It’s been immensely meaningful to know that the Thoreau Foundation is investing in my development as a future environmental leader. For me, it’s been about so much more than the financial support…it’s about being connected with like-minded peers, finding inspiration in their own interests and passions, and supporting each other as we try to have a positive impact.
High schoolFoxboro High School, 2013
Like so many Thoreau Scholars, Aheli Chattopadhyay’s fascination with science and love for the environment developed at an early age. Coming from a self-described “science-oriented family” (dad is an electrical engineer and Aheli’s sister is a molecular and cellular biologist), science was always a fixture in the household, even as Aheli’s family migrated from Iowa to Kansas City to Texas, eventually settling in Foxborough, Massachusetts.
At age twelve, Aheli read an eye-opening article in Time about the ability of aquifers to fix carbon dioxide, offering the potential to sequester carbon as a means to combat global warming. Aheli dove into the subject, eventually convincing the principal of her school, which didn’t have a science fair program at the time, to sponsor her entry into a regional science fair. Her passion for the topic led to an internship at the University of Bridgeport where, in the Department of Biomedical Engineering, she used carbon dioxide to grow algae, from which she extracted cellulose to power a battery. Her work was published in the Journal of Nanoscience and Nanotechnology.
Now studying at Stanford University, Aheli finds herself drawn to the intersection of human biology and ecology. “I’m interested in how humans have evolved to combat diseases, how the environment impacts human development, and vice versa. I’m really grateful to the Thoreau Foundation for supporting me in pursuing these interests.”
Aheli is no stranger to issues of human health and the environment. In 2010, her father, who comes from the village of Netaipur in India, was looking for a way to share some of his success in the United States with those in his village. “Netaipur is very poor,” describes Aheli. “My father has seven siblings and they have all struggled with the impacts of poverty. I heard these stories growing up, and when my dad decided to go back and help, I was inspired to join him.” Together, they gathered enough support to open a small health clinic in the village. “Prior to that, basic health services weren’t available. My father’s brother died of a snakebite because there was nowhere to receive treatment. Now, at least people can get vaccinated, get regular eye exams, and receive basic medical services.”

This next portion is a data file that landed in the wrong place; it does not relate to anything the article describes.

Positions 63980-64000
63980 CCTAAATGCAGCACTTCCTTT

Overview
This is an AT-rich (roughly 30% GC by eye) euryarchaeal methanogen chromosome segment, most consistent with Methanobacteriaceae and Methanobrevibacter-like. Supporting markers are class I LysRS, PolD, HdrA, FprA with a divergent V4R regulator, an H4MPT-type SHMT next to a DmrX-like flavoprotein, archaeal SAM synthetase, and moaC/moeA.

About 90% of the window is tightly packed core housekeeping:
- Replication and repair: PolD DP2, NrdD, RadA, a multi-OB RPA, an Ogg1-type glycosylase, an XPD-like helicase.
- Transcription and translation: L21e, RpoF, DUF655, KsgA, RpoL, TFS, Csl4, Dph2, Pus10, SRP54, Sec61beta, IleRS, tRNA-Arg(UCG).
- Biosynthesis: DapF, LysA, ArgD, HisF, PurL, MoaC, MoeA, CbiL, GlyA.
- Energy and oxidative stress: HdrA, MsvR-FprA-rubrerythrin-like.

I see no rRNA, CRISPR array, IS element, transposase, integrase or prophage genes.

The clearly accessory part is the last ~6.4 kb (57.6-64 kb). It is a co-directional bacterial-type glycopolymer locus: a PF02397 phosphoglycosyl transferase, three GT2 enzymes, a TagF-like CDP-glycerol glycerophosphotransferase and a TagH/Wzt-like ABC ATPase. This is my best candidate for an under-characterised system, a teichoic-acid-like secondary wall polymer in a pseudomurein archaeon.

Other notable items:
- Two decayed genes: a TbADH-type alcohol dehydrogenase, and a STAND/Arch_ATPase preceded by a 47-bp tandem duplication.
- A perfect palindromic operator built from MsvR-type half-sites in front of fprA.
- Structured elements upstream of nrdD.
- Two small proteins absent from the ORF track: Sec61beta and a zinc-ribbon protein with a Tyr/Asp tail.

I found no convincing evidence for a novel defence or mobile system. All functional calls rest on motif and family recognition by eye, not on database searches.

Aheli recognizes how this experience has impacted her academic and professional path. “It’s humbling to go back to those roots given where I am now, surrounded by so much wealth and privilege that we take for granted. It opened up my eyes to see this huge connection between human health and the environment.”
These kinds of insights are common among Thoreau Scholars, which has been helpful to Aheli as she charts a course through college and beyond. “It’s been immensely meaningful to know that the Thoreau Foundation is investing in my development as a future environmental leader. For me, it’s been about so much more than the financial support…it’s about being connected with like-minded peers. I’m lucky to have a fellow Thoreau Scholar in my class here at Stanford, Cordelia Sanborn-Marsh. When we get together I’m inspired by her own interests and passions, and we’re supporting each other as we try to have a positive impact.”
Aheli studies a solar panel as the sole U.S. representative at the Sustainable Energy Conference and Competition in Eilat, Israel.